The dollar value of subprime auto loan originations has nearly doubled since 2009 to reach $20.6 billion, or 22.2% of total auto loan originations, in the second quarter of 2014, per the Quarterly Report on Household Debt and Credit for the quarter released by the Federal Reserve Bank of New York last week. While the proportion of subprime loans to total auto loans is significantly lower than 25–30% in the pre-recession period, it is still a concern due to the fact that auto loans rank third among loan groups, following mortgages and student loans, in terms of America’s outstanding debt.
Moreover, originations of subprime auto loans (loans to borrowers with credit scores below 620) are increasing at a faster pace compared to the rest of the auto loans. Originations of loans to the other credit score groups increased merely 50% since 2009. In fact, auto loan originations to the super-prime group (borrowers with credit scores above 759) increased only 43.1% to $27.9 billion in the second quarter of 2014 from $19.5 billion at the end of 2009.
A majority of the subprime auto loan originations can be attributed to auto finance companies. In fact, these companies issued three times the dollar value of subprime loans issued by banks during the second quarter of 2014. Needless to say, this is helping boost sales of the associated auto companies.
Easy availability of auto loans with lower interest rates and longer repayment periods is one of the chief reasons for the rising U.S. auto sales. Auto loan balances (including leases) have been increasing consistently in the past 13 quarters and auto loan originations in the second quarter of 2014 climbed to an eight-year high. Buoyed by this, U.S. auto sales on a seasonally adjusted annualized rate (SAAR) remained above the 16 million mark in the last 5 months. In fact, in Jun 2014, the SAAR of sales reached 17 million for the first time since Jul 2006.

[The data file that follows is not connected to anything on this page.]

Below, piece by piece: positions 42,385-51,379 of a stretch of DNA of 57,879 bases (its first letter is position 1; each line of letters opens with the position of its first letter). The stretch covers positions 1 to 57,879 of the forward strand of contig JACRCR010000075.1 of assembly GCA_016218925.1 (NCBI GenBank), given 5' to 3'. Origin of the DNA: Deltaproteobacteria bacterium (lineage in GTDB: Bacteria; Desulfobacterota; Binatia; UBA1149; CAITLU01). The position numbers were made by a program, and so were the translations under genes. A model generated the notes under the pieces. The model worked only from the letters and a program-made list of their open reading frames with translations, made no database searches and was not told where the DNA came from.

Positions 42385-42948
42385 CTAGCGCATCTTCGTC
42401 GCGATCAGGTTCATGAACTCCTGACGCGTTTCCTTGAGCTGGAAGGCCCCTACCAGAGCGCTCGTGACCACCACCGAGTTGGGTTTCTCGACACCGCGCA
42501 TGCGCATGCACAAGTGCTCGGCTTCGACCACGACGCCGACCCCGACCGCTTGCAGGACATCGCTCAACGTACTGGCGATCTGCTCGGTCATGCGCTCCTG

As the automobile industry is a major contributor to the U.S. economic growth, improving auto sales is also benefiting the overall U.S. economy. However, concerns about the subprime auto loans are rising.
Recently, federal prosecutors started a civil investigation into the matter. They are concerned that auto loans are possibly being issued without adequate background checks and adherence to standards. They are also looking into possible violations of the Financial Institutions Reform, Recovery, and Enforcement Act.
Earlier this month, General Motors Co. (GM - Free Report) received a subpoena as a part of this investigation, requesting documents related to the origination and the securitization of subprime loan contracts since 2007. The United States attorney for the Southern District of New York will consider other auto companies as a part of the investigation as well, per media reports. Most major auto and truck manufacturers such as General Motors, Ford Motor Co. (F - Free Report) , Toyota Motor Corp. (TM - Free Report) , Honda Motor Co. Ltd. (HMC - Free Report) , PACCAR Inc. (PCAR - Free Report) and Tesla Motors Inc. (TSLA - Free Report) provide financing and leasing to customers.
Should We Be Worried?
While subprime auto loan originations are increasing rapidly, so are the total auto loan originations. Consequently, the proportion of subprime auto loan originations to total auto loan originations has not increased significantly. Moreover, the 90-day delinquency rates for auto loans is only 3.3%, on par with home equity lines of credit and lower than all the other loan groups as well as the average delinquency rate.
In fact, economists from the Federal Reserve Bank of New York believe that the increase in subprime auto loans is not extreme, given the rising auto sales. They also reason that since subprime auto loans witnessed the maximum decline during the recession, the present rise in this loan group is more pronounced than other groups.
Thus, the increasing subprime auto loans should not pose any abnormal risk unless their proportion to total auto loans starts increasing significantly or the civil investigation reveals any major negligence in conforming to loan standards.